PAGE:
To finish the effect, we want to add a push pin to the top-center of the note. You can quickly insert one using the Insert tab. Choose Online Pictures in the Images group. In the resulting dialog, enter push pin as the search criteria and press Enter. If necessary, check the Creative Commons only option (unless you're willing to look into to paying royalties). Choose (select) a push pin and click Insert. Back in the slide, resize and position the image. Rotate the note if you like (Figure E).

    Figure E



      Rotate the note and add a push pin to the top of the note.

    You might consider grouping the pin with the note, but I suggest that you don't. That way, you can rotate the pin's shadow and position the pins randomly (see Figure A).

    SEE: How to use 3 PowerPoint animations to wow your audience (TechRepublic)

    More ideas

    Once you see how simple this technique is, let your imagination take over. There are a number of ways you can make elements a bit more interesting by adding a simple curved shadow to create a custom 3D look.

    Also see


    Popular posts from this blog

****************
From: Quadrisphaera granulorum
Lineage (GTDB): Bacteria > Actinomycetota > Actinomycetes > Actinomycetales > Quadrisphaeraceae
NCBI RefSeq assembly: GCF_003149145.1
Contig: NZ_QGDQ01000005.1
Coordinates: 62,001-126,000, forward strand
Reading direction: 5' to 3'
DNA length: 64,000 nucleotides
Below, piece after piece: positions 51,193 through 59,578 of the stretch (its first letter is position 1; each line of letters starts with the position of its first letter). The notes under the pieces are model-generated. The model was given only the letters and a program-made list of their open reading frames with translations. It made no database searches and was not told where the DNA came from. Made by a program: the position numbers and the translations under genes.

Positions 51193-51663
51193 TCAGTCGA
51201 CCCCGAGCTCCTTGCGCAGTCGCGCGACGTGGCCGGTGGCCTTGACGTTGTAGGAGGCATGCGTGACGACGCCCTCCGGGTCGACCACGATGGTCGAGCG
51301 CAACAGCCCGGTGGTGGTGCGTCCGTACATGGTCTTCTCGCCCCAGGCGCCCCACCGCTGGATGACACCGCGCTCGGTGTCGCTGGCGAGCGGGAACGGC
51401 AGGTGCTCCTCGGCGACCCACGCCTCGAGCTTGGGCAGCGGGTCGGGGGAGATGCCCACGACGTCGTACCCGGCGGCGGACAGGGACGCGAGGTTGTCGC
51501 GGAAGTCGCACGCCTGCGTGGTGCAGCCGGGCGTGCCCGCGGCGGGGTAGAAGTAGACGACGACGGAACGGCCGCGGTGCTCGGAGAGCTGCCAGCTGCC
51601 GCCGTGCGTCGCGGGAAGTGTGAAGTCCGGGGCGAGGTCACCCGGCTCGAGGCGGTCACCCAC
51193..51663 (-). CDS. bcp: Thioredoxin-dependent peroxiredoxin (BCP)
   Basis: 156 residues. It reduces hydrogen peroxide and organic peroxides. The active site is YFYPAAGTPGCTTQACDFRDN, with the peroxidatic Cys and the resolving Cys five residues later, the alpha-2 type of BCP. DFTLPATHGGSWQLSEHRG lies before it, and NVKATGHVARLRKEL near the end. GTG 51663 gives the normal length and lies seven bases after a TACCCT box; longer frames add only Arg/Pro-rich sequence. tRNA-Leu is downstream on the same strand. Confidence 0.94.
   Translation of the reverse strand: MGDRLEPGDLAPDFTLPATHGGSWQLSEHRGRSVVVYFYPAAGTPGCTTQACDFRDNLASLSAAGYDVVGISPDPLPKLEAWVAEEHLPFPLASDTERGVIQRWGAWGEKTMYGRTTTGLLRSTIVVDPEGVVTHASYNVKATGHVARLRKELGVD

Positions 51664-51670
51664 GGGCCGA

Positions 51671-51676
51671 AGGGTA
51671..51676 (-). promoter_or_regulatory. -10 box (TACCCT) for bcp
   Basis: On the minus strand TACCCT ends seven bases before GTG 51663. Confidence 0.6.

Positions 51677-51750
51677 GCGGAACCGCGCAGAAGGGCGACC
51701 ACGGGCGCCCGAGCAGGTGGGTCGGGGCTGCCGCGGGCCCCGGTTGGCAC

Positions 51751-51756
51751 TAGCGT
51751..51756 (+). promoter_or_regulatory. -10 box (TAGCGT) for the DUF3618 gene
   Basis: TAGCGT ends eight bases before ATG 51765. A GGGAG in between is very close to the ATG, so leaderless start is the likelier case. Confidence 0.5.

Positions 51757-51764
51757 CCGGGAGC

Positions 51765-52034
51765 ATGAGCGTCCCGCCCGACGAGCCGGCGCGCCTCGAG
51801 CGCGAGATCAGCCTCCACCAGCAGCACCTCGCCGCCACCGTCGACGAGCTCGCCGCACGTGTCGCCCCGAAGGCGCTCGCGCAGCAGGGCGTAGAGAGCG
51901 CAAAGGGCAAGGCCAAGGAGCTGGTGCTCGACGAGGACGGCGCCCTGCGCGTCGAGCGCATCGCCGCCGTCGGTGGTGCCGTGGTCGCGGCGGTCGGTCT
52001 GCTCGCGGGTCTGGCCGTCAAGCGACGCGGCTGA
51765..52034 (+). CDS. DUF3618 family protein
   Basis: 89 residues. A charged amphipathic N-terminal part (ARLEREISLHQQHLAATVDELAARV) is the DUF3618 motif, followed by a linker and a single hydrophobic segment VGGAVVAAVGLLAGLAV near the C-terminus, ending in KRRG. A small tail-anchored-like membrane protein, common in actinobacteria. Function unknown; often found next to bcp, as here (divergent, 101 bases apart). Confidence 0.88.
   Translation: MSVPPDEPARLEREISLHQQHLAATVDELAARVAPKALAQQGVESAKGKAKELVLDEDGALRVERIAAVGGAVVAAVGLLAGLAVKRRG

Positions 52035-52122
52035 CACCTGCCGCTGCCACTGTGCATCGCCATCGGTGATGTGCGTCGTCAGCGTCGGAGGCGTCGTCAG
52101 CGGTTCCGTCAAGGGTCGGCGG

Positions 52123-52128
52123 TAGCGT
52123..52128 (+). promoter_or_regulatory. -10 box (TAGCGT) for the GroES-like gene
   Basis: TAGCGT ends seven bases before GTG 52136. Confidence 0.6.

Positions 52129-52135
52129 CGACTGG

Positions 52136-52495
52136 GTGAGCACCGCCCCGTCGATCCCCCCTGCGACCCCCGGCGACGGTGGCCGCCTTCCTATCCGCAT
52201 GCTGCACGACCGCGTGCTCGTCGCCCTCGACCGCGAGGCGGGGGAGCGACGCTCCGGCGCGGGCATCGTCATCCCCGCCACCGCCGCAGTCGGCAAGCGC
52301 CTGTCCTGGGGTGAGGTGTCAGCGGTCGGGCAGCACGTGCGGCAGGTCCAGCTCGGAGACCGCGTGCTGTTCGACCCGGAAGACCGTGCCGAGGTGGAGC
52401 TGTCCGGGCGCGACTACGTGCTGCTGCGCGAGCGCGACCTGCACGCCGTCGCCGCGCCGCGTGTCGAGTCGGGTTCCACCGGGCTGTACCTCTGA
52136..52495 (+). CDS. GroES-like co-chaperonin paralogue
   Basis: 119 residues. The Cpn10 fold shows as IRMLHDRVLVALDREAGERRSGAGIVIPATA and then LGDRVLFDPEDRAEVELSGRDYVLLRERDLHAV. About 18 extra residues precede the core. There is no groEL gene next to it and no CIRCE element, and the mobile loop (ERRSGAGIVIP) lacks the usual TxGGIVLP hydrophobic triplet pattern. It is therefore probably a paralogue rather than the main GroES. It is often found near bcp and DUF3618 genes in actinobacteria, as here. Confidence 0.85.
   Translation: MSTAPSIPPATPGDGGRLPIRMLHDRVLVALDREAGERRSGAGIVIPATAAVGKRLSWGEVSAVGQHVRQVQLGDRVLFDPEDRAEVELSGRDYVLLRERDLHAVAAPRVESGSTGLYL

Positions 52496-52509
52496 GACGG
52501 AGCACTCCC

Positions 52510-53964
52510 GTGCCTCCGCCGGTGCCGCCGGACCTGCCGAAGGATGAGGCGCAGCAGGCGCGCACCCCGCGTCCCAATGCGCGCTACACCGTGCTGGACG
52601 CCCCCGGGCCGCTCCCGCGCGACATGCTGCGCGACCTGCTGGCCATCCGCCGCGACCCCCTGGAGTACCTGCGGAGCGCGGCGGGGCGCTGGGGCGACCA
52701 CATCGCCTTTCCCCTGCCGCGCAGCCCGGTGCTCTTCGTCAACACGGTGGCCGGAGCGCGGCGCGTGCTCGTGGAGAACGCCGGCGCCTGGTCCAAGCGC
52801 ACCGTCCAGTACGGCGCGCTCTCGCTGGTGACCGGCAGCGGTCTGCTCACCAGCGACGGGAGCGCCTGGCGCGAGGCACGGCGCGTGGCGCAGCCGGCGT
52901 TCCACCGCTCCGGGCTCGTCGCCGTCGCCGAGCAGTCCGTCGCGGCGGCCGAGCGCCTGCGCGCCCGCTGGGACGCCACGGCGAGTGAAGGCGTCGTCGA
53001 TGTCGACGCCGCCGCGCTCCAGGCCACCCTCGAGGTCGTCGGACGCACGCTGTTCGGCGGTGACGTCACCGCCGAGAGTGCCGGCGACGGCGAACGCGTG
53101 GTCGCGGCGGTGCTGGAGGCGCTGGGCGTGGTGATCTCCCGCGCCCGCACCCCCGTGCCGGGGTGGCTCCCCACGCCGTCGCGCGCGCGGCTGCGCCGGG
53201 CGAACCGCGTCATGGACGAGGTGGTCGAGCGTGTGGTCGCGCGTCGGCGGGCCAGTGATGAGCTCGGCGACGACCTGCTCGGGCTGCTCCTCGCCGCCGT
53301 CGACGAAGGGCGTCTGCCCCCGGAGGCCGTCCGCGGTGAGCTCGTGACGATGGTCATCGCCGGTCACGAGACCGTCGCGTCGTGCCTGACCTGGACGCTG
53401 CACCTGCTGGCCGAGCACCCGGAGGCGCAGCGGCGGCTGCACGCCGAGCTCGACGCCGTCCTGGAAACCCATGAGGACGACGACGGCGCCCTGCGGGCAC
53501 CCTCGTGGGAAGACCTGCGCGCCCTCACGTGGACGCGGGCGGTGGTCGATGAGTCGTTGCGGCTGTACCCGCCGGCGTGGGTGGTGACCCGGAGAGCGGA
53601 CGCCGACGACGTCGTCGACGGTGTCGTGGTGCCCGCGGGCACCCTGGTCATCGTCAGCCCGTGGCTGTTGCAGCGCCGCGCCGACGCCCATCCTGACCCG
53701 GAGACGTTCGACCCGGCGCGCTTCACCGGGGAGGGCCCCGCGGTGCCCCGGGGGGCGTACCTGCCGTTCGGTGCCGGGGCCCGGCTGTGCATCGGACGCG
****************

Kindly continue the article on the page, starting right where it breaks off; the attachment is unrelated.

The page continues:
History of Art Timeline

    The historical past of art is usually told as a chronology of masterpieces created during each civilization. It can thus be framed as a narrative of high culture, epitomized by the Wonders of the World. On any other hand, vernacular art expressions can even be integrated into art historic narratives, called folk arts or craft. The more intently that an art historian engages with these latter sorts of low culture, the much more likely it is that they will determine their work as analyzing visual culture or cloth culture, or as contributing to fields associated with art historical past, akin to anthropology or archaeology. In the latter cases, art gadgets may be called archeological artifacts. Surviving art from this era comprises small carvings in stone or bone and cave painting. The first traces of human-made gadgets appeared in southern Africa, the Western Mediterranean, Central and Eastern Europe Adriatic Sea, Siberia Baikal Lake, India, and Australia. These first traces are general…